Please use this identifier to cite or link to this item:http://hdl.handle.net/20.500.12105/15971
Excessive Drinking Among Men Who Have Sex With Men Recruited From Web-Based Resources: Cross-sectional Questionnaire Study
JMIR Public Health Surveill. 2022 Oct 31;8(10):e32888.
Background: US and Northern European studies have found a higher prevalence of alcohol-related problems among men who have sex with men (MSM) than among the general population of men (GPM). However, most of them relied on traditional sampling methods, not profiting from MSM dating apps and websites for recruitment. Besides, analogous comparisons in Southern Europe are lacking. Objective: This study aimed to compare several indicators of excessive drinking between MSM and GPM in Spain. Methods: Overall, 5862 MSM were recruited through dating apps or websites for the Méthysos Project, and 10,349 GPM were recruited using probability sampling via the Household Survey on Alcohol and Drugs in Spain from 2018 to 2020. The outcomes were the prevalence of hazardous or harmful drinking (Alcohol Use Disorders Identification Test [AUDIT] ≥8), hazardous drinking (AUDIT-Consumption ≥4), harmful drinking (AUDIT-Problem ≥4), regular hazardous drinking (>14 standard drinks per week), and monthly binge drinking. The prevalence of excessive drinking indicators was calculated for MSM and GPM and compared using the adjusted prevalence ratio (aPR). Two different aPRs and their 95% CIs were estimated using Poisson regression models with robust variance. The first was adjusted for sociodemographic characteristics, and the second was adjusted for the aforementioned covariates plus other drug use. Results: The prevalence of hazardous or harmful drinking was 15.6% (913/5862) among MSM versus 7.7% (902/10,349) among GPM. After adjusting for sociodemographic covariates, the risk was higher in MSM than in GPM for harmful or hazardous drinking (aPR 1.8, 95% CI 1.6-2.0), harmful drinking (aPR 2.3, 95% CI 2.0-2.7), and binge drinking (aPR 1.7, 95% CI 1.5-1.9); the same in both populations for hazardous drinking (aPR 0.9, 95% CI 0.9-1.0); and higher in GPM than in MSM for regular hazardous drinking (aPR 0.7, 95% CI 0.6-0.9). The relative excess risk of harmful drinking and binge drinking among MSM tended to increase with increasing education level and size of the place of residence, and the opposite was true for the deficit risk in regular hazardous drinking. Additional adjustment for other drug use greatly buffered the relative excess risk in harmful drinking and binge drinking in MSM, while it deepened its deficit risk in regular hazardous drinking. Conclusions: The use of web-based resources allowed recruiting a large sample of MSM. The risk of hazardous or harmful drinking was 80% greater in MSM than in GPM, which was mainly because of the higher risk of harmful drinking and binge drinking among MSM. Nearly 1 in 6 MSM would benefit from early brief alcohol intervention procedures. The subgroup with harmful or binge drinking combined with other drug use is an important contributor to excess MSM risk in hazardous or harmful drinking and must be a priority target for harm reduction interventions.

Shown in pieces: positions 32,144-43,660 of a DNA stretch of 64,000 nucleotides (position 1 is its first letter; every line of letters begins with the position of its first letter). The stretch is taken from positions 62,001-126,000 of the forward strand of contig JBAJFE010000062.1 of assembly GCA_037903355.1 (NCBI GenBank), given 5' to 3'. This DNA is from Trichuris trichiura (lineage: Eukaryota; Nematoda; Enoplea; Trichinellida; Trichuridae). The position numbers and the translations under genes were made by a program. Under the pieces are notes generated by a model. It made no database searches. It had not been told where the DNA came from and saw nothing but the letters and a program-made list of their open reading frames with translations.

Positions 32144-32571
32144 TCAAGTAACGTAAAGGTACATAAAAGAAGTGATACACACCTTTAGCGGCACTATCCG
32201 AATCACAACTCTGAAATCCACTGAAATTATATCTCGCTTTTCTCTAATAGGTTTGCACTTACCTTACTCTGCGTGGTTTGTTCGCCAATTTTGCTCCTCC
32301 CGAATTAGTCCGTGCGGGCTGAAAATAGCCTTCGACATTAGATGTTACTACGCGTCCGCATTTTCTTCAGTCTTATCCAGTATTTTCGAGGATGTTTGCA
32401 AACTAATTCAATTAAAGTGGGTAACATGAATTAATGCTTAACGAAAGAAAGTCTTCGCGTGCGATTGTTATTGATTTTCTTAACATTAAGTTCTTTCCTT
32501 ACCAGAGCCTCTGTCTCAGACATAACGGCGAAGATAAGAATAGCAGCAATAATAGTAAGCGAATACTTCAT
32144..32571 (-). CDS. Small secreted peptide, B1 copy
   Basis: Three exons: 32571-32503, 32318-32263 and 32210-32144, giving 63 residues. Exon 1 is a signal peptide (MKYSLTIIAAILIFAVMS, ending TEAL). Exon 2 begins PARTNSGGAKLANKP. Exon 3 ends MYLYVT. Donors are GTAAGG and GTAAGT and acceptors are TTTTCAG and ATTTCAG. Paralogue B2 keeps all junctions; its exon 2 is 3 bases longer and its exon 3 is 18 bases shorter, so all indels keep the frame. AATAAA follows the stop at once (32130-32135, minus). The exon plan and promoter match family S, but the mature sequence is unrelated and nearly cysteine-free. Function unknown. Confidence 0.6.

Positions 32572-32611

AUDIT | Alcohol Use Disorders Identification Test | MSM | Alcohol use | Alcohol-related problems | Binge drinking | Dating apps or websites | Harmful drinking | Hazardous drinking | Men who have sex with men | New recruitment methods
Alcoholism | Binge Drinking | Sexual and Gender Minorities | Male | Humans | Homosexuality, Male | Cross-Sectional Studies | Alcohol Drinking | Ethanol | Surveys and Questionnaires | Internet
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